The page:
PhDs and Trends
In May, Jordan Wolf, who had been with us since the beginning, got an offer he couldn’t refuse from UCLA to pursue a PhD in philosophy while also getting a law degree. We lost a deep thinker and the only basketball player who got any respect when we played pick-up games at the court down the block in Harlem.
Michael had leveled-up on PolicyMic earlier that year and had become an increasingly active contributor of the site. He was very sharp and had extensive knowledge of American politics. He was an adjunct professor in political science University of Massachusetts and was the perfect person to take over PolicyMic’s college pundit training program.
Alex had leveled-up on PolicyMic in the spring of 2012 and had a way to always be ahead of the trending stories. Everything he wrote was read by thousands of people on a consistent basis. He became the perfect team member to help bring PolicyMic’s analytics knowledge to the next level.
“We will NOT have a women’s issues vertical”
Even with Elena on the editorial team, several pundits loved to tease us with the nickname, the “League of Editorial Gentlemen.”
Jake and I recognized that our team was gender skewed, and that if we wanted to become to leading platform for millennials to have thoughtful discussion, we needed to make a better effort at fostering discussions of gender and diversity. So we went looking for a team member who could bring us past the clichéd ideas that dominate in media. Luckily for PolicyMic, we met Samantha Meier on a trip to Harvard. She was a senior with extensive organizer creds, having been profiled by the New York Times for running “Sex Week” at Harvard. She also had a passion for blogging and set-up a conference with the leading feminist bloggers on the web.
After agreeing to join the team in August, Jake and I proposed in our first meeting to set up a new vertical, like the culture section, for her women’s issues community. Sam told us in no uncertain words that this was a stupid idea and that “we will NOT have a women’s issues vertical.” Instead, the discussions she wanted to foster should cut across every vertical, Politics, Culture, Millennials, Business, Science, and Media, because this would be core to PolicyMic’s inclusive identity. We would not ghettoize women’s issues into its own corner.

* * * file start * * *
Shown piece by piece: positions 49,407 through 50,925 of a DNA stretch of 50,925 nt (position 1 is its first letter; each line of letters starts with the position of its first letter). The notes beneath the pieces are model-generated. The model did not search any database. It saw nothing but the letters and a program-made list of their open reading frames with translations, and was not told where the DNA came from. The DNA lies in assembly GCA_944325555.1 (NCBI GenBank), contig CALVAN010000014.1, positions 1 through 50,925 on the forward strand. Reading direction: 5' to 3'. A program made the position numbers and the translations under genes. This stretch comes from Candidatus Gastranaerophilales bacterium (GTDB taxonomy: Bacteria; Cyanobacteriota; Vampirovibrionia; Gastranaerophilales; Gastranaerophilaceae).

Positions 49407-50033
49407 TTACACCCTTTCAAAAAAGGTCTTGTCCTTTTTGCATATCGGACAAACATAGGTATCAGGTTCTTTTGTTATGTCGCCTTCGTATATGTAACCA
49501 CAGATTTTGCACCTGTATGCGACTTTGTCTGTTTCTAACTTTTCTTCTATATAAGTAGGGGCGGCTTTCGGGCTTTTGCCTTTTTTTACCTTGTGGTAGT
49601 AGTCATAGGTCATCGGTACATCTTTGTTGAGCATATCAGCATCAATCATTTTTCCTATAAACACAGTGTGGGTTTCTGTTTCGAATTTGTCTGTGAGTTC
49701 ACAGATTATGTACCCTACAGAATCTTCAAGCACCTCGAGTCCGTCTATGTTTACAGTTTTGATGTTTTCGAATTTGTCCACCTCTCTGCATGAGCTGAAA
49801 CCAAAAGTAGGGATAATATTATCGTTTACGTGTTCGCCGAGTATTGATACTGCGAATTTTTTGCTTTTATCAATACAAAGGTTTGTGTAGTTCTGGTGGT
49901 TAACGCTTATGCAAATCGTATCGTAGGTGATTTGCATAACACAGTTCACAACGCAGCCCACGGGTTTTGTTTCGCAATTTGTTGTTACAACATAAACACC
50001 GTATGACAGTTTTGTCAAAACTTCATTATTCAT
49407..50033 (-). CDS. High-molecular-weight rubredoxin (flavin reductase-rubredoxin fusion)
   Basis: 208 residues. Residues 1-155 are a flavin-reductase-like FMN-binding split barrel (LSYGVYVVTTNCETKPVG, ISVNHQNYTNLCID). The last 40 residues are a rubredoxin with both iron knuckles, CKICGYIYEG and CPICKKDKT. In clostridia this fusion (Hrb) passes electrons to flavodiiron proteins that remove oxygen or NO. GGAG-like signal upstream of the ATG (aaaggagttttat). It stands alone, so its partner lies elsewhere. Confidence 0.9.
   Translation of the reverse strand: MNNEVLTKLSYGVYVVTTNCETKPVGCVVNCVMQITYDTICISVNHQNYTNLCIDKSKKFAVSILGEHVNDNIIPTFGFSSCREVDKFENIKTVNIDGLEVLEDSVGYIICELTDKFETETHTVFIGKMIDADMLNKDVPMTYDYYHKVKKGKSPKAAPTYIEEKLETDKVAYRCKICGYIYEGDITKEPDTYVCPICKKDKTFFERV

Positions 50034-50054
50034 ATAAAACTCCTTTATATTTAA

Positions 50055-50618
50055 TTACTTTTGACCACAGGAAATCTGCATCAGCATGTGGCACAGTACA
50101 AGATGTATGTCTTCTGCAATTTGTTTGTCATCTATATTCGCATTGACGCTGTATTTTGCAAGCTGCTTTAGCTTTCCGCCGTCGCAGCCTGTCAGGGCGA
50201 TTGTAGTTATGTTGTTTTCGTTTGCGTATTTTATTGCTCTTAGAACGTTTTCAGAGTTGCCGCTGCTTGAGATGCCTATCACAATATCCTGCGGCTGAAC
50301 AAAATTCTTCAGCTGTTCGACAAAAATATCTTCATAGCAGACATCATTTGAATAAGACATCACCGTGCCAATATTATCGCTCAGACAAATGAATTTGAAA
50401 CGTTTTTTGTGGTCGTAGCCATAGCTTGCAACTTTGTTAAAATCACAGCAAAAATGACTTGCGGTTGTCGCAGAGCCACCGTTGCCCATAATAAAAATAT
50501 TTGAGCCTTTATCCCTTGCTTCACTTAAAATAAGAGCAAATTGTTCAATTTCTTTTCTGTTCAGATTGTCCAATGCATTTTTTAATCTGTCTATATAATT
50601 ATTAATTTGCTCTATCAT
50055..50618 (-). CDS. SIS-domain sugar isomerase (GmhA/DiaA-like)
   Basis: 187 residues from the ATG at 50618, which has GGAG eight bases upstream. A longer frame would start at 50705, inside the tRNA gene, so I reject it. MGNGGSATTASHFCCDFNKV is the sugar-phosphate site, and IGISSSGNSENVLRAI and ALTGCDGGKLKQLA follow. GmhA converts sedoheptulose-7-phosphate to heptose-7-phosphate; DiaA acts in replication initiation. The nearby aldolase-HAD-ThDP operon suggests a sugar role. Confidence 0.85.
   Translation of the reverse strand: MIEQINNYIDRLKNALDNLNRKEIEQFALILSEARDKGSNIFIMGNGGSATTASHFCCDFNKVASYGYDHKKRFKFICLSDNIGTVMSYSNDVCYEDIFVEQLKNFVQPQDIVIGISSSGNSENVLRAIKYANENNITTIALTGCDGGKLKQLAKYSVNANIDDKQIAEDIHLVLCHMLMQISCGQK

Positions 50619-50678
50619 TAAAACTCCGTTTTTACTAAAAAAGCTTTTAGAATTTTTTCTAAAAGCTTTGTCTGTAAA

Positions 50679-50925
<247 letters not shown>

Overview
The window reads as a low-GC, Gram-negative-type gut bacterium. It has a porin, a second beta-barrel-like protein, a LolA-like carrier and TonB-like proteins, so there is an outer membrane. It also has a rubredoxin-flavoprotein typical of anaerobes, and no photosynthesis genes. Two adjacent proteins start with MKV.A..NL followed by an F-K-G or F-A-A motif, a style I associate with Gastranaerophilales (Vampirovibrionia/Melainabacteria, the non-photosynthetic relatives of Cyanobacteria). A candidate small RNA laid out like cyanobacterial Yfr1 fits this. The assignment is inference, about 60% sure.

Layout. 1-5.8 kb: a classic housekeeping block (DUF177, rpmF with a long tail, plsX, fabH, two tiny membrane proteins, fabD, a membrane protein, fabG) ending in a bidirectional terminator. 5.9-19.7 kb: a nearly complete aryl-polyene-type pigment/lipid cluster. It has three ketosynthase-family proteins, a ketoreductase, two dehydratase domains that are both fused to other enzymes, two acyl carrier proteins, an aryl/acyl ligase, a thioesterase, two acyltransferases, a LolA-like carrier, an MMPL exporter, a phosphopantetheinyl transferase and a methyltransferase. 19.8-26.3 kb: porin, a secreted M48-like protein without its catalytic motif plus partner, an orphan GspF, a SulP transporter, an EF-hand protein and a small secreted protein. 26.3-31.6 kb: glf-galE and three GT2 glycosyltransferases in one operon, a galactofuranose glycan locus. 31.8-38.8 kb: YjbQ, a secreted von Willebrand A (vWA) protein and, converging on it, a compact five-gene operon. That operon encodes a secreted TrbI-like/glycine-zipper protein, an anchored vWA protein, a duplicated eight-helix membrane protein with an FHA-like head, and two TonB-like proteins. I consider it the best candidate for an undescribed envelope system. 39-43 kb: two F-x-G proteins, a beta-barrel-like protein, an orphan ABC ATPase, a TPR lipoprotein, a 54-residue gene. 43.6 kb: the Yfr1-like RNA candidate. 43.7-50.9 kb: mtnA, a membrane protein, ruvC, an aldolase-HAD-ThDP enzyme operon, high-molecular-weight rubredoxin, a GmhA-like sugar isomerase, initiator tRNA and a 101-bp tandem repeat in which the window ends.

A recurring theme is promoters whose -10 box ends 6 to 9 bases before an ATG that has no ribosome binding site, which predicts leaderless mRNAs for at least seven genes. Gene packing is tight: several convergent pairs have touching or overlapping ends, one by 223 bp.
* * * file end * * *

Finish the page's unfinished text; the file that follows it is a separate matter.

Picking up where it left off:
By the end of the summer, the team had outgrown the Harlem HQ so we moved down to our small office in midtown. It was time to focus 24/7 on the presidential elections. The prevailing narrative was that young people were tuned out of the 2012 race. Record level youth unemployment was bound to lead to lower turnout rates for Obama while Romney had not successfully made any inroads with millennials. Many simply expected millennials to sit this one out. But that’s not what we felt and saw everyday.
Martin, Sam, and Mike get their coffees ready for election season.
Starting with the Republican and Democratic conventions, we knew our community was as interested as ever. Millennials tuned in and discussed not only the prime-time speeches, but every interesting speaker put forward by both parties. Our community was trying to figure out what the future of each party would look like and was weighing-into with their opinion on what it should look like.
Debates, spikes, and crashes
On that first night when Mitt Romney came out swinging and absolutely trounced a lethargic President Obama, we had a record number of articles, comments, and readers on PolicyMic. On top of that, we had thrown together a small viewing party downtown and quickly saw the bar packed with over 150 people excited to listen to what our presidential candidates had to offer. Even after the incredible interest in the conventions, we had underestimated how many people would be on PolicyMic during the debates. On the first debate night, the site crashed with ~20,000 users concurrently loading articles and leaving comments.
Over 150 PolicyMic'ers show up for the first presidential debate.